Steven Spielberg Says 'Star Wars' Pressure Has J.J. Abrams 'Terrified'

J.J. Abrams
J.J. Abrams speaks at a news conference for "Star Wars: The Force Awakens." Yuya Shino/Reuters

Throughout the promotion of Star Wars: The Force Awakens—and there has been a lot of it—director J.J. Abrams has been the picture of cool. At least publicly. In an interview with 60 Minutes that aired Sunday night, Steven Spielberg—whom Abrams has long considered a mentor—told Bill Whitaker that Abrams is not as laid-back as he seems.

"Oh, J.J. is terrified," Spielberg said. "There's a lot of pressure on J.J. to start paying Disney back for, you know, the franchise they bought from George Lucas."

Disney bought Lucasfilm, and the Star Wars franchise with it, in 2012 for a whopping $4 billion. While most blockbuster films hope to recoup their big budgets by grossing well into nine figures, the stakes are immeasurably greater when it comes to The Force Awakens. Its success or failure will set the tone for the rest of this new era of Star Wars, which Disney hopes will continue without end. For Abrams, not only is failure not an option, but anything other than an absolute record-shattering smash would be considered a failure. Disney is thinking billions, not millions, when it comes to overall gross.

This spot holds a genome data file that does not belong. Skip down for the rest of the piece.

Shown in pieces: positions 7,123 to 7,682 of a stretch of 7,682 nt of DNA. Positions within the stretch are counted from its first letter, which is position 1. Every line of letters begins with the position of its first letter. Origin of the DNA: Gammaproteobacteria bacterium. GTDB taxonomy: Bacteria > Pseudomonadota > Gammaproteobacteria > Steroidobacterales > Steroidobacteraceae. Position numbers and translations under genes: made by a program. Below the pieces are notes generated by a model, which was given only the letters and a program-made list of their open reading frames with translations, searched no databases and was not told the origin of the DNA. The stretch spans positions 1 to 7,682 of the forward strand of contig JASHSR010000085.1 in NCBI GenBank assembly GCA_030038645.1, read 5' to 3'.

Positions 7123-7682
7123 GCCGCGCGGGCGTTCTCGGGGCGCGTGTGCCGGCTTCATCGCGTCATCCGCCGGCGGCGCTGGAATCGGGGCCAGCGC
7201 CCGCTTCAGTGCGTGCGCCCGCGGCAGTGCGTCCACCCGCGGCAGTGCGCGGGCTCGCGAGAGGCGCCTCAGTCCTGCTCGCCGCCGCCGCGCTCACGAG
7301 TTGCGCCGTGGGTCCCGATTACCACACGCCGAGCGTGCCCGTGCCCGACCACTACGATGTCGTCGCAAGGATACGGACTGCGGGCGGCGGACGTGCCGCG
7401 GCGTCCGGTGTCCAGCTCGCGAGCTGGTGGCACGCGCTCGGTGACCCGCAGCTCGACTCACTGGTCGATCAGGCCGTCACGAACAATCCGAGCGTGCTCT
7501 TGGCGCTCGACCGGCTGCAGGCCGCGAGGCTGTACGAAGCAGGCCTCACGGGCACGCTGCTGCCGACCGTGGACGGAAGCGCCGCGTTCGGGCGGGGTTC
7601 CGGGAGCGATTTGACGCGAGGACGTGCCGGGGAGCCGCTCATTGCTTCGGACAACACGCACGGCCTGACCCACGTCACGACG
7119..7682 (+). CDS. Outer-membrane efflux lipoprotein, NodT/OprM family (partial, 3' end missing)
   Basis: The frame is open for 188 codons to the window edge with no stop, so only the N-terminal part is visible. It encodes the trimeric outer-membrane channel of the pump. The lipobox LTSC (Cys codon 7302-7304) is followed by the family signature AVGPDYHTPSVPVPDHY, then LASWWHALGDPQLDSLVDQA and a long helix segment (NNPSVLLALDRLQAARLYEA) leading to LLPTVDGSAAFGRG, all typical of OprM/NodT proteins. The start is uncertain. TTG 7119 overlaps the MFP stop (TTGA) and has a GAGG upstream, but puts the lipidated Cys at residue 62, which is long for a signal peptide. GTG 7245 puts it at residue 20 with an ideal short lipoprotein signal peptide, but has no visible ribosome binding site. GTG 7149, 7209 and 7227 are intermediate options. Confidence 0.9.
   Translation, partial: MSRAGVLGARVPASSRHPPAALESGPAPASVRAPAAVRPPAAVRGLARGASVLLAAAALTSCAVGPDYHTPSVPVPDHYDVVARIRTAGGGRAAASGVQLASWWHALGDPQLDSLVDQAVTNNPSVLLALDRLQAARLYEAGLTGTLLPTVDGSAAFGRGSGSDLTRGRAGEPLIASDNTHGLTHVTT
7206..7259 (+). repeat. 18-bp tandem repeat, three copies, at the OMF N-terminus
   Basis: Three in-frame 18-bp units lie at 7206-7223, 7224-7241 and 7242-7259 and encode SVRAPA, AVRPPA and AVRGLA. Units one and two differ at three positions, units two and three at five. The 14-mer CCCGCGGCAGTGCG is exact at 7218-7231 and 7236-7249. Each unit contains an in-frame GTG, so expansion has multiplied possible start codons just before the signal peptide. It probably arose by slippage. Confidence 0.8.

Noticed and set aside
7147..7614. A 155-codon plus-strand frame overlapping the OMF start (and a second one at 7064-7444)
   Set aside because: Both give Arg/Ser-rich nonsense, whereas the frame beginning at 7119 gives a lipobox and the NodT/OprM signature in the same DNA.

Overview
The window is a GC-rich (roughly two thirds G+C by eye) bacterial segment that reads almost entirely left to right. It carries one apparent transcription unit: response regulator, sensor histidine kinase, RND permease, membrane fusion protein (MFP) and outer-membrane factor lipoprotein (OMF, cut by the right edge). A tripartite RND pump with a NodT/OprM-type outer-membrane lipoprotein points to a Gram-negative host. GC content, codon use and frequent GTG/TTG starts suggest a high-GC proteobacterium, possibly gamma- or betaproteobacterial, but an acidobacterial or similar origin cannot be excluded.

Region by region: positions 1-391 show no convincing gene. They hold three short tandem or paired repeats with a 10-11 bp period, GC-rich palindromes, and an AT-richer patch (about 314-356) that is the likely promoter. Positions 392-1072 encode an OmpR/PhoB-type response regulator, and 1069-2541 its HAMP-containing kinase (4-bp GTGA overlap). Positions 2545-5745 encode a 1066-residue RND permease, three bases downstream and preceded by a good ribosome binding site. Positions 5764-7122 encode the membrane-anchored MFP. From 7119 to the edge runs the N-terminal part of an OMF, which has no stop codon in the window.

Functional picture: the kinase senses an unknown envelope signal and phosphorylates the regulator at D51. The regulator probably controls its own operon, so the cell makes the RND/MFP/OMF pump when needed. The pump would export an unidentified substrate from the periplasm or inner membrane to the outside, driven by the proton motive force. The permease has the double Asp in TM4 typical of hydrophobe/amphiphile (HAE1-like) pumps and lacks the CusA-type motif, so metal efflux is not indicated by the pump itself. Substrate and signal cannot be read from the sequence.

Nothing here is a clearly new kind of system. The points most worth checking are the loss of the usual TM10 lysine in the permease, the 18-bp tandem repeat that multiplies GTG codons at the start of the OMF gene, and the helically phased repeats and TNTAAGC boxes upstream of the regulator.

"You just know that there will be people, no matter what you do, that will have issues with some aspect," Abrams said on 60 Minutes. "You just know there is some number that is being thrown out there that will not be hit."

But what is more important to Abrams than the film's quantifiable success is its legacy. For many directors—especially one Abrams's age, since he was about to turn 11 when the original was released in 1977—Star Wars is holier than the Bible. To be entrusted with the franchise and fail to uphold the tradition, to disappoint the die-hard fans, would be devastating. Lucas, who created the franchise, is currently maligned by many fans because of what he did—or didn't—do with episodes 1 through 3. Part of Abrams's job is to redeem those three films...while upholding the legacy of the original three...while bringing in billions of dollars for Disney. So, yeah, you're damn right he's terrified.